Fulfilling Lives in Islington and Camden

Fulfilling Lives in Islington & Camden (FLIC) has now closed its doors. However, all of our news, learnings and reports can be found here, and our clients' voices and films can be found here.

FLIC was an eight-year Lottery funded learning programme, designed to support people experiencing multiple disadvantage and affect system change to improve the experience and outcomes for people accessing services.

Too often the voices of people experiencing multiple disadvantage aren't heard. Putting clients at the centre of everything we do was key to our work. Our support service was intensive, trauma-informed and led by the experiences and insights of our clients.

We worked in partnership with statutory and voluntary agencies across both boroughs to improve services for people with multiple needs and drive systemic change, influencing how services are designed and delivered.

If you have any questions, please email Lucy Campbell ([email protected]), SHP's head of Multiple Disadvantage Transformation.

Despite the fact that our legs are responsible for getting many of us from a to b, they’re surprisingly overlooked when it comes to physical health care. Legs Matter UK is a coalition of healthcare organisations that have come together to make sure that anyone with a lower leg or foot problem understands their condition and receives the urgent care, attention and support they need. To raise further awareness, the second annual Legs Matter Week takes place from 12-16 October.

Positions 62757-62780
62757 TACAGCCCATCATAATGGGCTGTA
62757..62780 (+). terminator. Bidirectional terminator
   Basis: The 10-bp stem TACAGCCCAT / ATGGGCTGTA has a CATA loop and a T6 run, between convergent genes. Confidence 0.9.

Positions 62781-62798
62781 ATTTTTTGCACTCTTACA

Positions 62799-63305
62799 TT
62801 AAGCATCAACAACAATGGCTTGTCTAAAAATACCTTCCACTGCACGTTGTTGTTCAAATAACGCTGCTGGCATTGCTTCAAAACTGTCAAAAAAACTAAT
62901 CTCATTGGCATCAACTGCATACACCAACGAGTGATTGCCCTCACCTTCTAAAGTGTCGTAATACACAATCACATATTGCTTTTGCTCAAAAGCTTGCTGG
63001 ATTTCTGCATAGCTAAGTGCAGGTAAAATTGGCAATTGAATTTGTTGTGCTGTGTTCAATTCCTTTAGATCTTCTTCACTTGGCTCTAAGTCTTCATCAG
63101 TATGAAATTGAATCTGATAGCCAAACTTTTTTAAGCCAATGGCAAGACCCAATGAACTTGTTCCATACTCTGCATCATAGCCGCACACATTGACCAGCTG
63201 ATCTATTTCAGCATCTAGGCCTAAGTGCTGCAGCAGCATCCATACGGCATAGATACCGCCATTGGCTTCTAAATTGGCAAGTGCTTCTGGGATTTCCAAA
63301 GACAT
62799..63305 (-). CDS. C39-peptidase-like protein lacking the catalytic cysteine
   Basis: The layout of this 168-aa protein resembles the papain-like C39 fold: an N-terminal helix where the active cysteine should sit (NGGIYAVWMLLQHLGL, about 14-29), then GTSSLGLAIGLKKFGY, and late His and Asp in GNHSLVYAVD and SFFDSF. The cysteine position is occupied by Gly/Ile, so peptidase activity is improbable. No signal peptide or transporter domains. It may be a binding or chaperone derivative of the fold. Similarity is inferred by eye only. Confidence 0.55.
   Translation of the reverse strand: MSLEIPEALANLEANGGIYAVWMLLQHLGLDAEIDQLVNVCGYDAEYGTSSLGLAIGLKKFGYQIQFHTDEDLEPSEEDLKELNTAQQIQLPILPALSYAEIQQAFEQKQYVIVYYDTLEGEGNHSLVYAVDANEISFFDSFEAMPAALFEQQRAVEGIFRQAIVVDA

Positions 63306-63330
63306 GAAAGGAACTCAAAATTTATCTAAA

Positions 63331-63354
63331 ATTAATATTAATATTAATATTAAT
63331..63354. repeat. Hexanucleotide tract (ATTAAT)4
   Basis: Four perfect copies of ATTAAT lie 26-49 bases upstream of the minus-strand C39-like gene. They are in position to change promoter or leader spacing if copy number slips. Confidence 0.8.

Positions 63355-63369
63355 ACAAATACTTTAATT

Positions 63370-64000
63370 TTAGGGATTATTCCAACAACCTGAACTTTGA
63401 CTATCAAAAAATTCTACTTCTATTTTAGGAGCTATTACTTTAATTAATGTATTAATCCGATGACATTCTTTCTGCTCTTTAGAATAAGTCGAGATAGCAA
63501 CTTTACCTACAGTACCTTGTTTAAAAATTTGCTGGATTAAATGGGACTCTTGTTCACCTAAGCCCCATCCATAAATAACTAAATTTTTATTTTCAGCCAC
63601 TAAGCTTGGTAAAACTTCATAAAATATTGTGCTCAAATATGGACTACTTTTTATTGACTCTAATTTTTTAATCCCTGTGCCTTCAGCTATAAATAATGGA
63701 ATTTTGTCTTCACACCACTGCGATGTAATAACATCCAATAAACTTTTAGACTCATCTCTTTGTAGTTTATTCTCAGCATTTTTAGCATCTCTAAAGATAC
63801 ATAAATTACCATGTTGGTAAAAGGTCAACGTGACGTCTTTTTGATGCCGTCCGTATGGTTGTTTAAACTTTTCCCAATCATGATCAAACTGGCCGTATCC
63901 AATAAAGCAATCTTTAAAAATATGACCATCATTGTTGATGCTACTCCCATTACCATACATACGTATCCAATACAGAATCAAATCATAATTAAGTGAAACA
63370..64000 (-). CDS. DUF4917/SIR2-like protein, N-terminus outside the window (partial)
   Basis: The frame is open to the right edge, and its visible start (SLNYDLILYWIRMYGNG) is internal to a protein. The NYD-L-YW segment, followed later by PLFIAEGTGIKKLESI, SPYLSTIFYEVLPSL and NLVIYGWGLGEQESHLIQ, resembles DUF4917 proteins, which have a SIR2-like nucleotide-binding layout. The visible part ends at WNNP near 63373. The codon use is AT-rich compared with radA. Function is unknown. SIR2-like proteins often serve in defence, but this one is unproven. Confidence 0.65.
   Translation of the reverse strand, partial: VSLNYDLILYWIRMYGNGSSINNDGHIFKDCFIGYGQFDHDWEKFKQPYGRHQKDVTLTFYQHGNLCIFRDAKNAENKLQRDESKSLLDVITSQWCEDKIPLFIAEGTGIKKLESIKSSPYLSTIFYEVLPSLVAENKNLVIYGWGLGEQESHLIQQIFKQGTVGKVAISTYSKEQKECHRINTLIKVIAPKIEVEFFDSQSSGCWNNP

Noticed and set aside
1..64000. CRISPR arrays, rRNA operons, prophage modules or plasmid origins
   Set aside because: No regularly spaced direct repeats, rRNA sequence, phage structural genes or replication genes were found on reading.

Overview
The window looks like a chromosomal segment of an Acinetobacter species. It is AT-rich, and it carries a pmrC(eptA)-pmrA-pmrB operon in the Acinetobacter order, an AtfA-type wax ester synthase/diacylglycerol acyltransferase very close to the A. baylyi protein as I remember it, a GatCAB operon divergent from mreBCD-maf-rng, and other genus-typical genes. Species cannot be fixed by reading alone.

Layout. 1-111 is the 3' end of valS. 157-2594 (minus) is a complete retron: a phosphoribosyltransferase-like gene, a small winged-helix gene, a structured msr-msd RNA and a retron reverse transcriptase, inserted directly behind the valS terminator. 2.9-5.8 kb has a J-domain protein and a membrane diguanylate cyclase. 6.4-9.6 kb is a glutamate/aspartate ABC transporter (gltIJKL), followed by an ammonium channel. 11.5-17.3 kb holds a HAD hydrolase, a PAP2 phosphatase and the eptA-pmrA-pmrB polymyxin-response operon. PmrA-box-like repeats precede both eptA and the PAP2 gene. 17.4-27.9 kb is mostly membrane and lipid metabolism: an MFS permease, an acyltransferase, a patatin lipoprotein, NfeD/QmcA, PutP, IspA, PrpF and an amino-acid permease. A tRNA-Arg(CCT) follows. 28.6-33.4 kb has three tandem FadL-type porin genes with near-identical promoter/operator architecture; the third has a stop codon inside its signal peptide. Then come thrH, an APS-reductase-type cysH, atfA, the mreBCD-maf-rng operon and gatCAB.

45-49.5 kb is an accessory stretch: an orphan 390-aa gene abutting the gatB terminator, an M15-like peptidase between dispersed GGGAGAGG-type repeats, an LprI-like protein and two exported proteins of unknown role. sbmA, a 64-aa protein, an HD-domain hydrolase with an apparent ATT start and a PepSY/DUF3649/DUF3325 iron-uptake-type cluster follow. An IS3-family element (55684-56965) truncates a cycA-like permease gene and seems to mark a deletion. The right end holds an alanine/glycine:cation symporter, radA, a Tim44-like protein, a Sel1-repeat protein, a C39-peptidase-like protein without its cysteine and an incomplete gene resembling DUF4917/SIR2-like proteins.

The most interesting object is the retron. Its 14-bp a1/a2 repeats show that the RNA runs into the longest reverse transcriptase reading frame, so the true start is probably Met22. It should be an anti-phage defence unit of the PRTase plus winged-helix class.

SHP client, David has lived with serious wound for over two years. Caused by injecting, the wounds have become infected, the skin has darkened and David’s quality of life has seriously deteriorated. 

"You can't do nothing. I don't want to go to my family because I don't want them to see me like this. I'm embarrassed for them to see me like that." 

For people experiencing homelessness, leg care – particularly wound care, is a huge issue. Injecting in the lower limbs can lead to leg ulcerations, wound infections, abscesses, pseudoaneurysm, and skin infections, all of which can make you unwell, to the point of requiring antibiotic therapy, hospital admission, and even emergency surgery.  

However, it is worth noting that not all ulcers in people experiencing homelessness are related to injecting. There are those that are susceptible to very similar wounds and venous disease that have never injected before. 

Tragically, a lot of the leg ulcers and wounds seen in the homeless population are treatable, healable, and preventable. Dr Jemell Geraghty has been a nurse for nearly 20 years, and has worked in wound care for almost 15, and is extremely passionate about the subject. Jemell fears that specialist wound care for homeless people is seen as an optional extra when it is in fact an essential component of inclusive and accessible health care. 

In the film below, David and Jemell sat down to discuss David’s lived experience and their hopes for the future... 

Later this year we’ll be sharing outcomes and learnings from our wound care pilot in Camden, created in partnership with Dr Jasmin Malik and Dr Jemell Geraghty, funded by MHCLG. Follow us on Twitter to make sure you hear first.